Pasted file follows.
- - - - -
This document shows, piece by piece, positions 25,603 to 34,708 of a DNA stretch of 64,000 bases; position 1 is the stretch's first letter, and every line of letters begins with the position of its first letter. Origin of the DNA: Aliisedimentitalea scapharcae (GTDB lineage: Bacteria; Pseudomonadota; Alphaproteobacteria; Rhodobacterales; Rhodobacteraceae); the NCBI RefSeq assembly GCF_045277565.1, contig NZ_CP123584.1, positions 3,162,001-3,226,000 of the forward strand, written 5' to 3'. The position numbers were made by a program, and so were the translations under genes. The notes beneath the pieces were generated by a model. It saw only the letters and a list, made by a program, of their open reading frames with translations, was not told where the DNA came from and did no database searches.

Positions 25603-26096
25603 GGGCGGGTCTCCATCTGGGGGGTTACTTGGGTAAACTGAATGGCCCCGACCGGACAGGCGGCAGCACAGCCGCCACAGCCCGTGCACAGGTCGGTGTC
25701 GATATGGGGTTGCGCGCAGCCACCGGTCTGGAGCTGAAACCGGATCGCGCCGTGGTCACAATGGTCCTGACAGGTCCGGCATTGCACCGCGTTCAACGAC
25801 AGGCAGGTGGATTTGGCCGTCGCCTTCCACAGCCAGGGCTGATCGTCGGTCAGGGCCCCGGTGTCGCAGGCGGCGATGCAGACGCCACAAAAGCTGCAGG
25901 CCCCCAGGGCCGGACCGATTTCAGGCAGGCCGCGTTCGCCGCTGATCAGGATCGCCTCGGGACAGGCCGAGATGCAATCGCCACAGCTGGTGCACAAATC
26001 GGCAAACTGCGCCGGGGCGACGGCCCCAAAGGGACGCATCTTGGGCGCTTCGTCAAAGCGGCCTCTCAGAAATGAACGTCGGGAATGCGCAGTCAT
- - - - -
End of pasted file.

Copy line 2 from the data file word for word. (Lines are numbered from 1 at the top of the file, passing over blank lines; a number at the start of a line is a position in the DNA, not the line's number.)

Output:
Positions 25603-26096